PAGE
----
Portland City Council has been working towards approval of a one-year pilot program allowing limited camping in cars located in certain church parking lots. The City of Eugene allows for some car camping for churches and business parking lots. The Portland rule allows up to four cars.
Concerns by the Oregonian Editorial Board:
Some churches are already going the extra mile to help the homeless. In 2010, Eastminster Presbyterian allowed the nonprofit organization Human Solutions to set up a winter warming shelter inside the church. If the net effect of the City Council’s action Wednesday is to encourage more churches and other agencies to provide shelter — real shelter — then perhaps the fringe benefits of this experiment will outweigh its risks. But the risks strike us as very real, indeed, and very grave. What about the danger of carbon monoxide poisoning if car engines are running for hours at night to provide heat? How will churches that agree to supervise car camping — and allow restroom use at night — ensure that tolerance for car camping doesn’t slip into a tacit encouragement of it?
How will the city ensure that relaxation of the rules doesn’t promote another Dignity Village or Occupy Portland-type encampment? Occupy proved dangerous as well as difficult and expensive to remove.
These are sad, desperate times for many Oregonians. And this is a sad and drastic step for the city to take, the city that once promised to “end homelessness.” Tolerance of car camping shows how far we haven’t yet come toward a solution.
Comments by Portland Commissioner Nick Fish:
“This resolution does not solve the problem, But when people of good faith come to us and ask us to do something, I think we should agree. It is not intended to solve the problem or be comprehensive in scope.”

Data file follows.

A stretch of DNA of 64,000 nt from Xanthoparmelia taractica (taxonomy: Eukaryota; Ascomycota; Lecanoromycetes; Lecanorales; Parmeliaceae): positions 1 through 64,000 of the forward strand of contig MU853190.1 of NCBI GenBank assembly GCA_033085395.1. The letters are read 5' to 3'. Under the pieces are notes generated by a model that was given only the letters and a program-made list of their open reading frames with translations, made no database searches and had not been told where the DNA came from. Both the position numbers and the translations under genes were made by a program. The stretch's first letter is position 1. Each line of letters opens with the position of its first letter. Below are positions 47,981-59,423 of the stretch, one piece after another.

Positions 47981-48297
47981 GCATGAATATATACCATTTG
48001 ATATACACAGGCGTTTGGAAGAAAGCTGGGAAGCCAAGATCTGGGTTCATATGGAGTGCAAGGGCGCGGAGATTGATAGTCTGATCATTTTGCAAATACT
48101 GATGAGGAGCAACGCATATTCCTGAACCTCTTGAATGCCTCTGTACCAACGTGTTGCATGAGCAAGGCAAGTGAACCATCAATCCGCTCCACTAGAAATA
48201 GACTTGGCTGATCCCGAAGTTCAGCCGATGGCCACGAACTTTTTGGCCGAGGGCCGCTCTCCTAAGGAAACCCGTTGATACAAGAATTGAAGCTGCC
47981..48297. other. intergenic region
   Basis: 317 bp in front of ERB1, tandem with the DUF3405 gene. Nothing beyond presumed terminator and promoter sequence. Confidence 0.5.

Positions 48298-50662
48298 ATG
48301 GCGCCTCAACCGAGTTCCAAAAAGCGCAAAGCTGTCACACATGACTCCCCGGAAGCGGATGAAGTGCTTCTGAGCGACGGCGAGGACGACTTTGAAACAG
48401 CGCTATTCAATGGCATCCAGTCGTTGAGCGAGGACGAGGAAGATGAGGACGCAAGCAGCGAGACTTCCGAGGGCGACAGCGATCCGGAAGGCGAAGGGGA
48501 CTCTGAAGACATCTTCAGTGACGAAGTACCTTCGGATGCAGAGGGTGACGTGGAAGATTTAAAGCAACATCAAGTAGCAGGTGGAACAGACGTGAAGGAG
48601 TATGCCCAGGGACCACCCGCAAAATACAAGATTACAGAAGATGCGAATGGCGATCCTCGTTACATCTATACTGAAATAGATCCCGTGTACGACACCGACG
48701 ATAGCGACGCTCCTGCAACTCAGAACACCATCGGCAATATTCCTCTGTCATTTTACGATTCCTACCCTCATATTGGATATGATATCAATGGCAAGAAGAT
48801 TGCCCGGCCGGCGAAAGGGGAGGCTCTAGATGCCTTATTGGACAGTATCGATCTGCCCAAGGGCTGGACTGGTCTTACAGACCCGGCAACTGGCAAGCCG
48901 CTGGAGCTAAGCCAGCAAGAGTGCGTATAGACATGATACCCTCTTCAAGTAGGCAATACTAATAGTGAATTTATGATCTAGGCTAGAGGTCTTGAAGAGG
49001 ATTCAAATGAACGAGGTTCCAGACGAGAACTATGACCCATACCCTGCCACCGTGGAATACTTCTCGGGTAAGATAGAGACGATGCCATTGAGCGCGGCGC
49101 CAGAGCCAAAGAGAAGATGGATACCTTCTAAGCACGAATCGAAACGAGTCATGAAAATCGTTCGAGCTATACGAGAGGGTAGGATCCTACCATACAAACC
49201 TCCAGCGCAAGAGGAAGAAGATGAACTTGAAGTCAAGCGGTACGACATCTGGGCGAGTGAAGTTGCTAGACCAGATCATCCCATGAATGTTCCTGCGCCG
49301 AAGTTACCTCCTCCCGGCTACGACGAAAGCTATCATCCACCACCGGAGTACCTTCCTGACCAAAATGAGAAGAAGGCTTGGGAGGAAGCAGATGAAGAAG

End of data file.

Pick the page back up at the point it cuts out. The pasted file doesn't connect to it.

Oregon Ecumenical Ministries statement
“By offering a safe and secure site for overnight sleeping—complete with access to restrooms, temporary storage space, possibly showers and other services—those who discover the congregation’s hospitality will have more stability in their lives and be in a better position to begin the move from being homelessness into permanent housing. Additionally, congregations who become hosts will develop important relationships with people who are homeless, whereby enhancing the faith community’s understanding of the complex aspects of homelessness. Long-term, our hope is that through these encounters, more faith communities will support the development of more permanent housing and be active partners in providing additional resources that will reduce the level of homelessness in our community. Toward these ends, EMO is ready and willing to co-sponsor training and education forums to ensure successful implementation of the pilot project and to enhance faith-based participation in programs and initiatives to serve those people who are homeless and seeking long-term, affordable permanent housing.”
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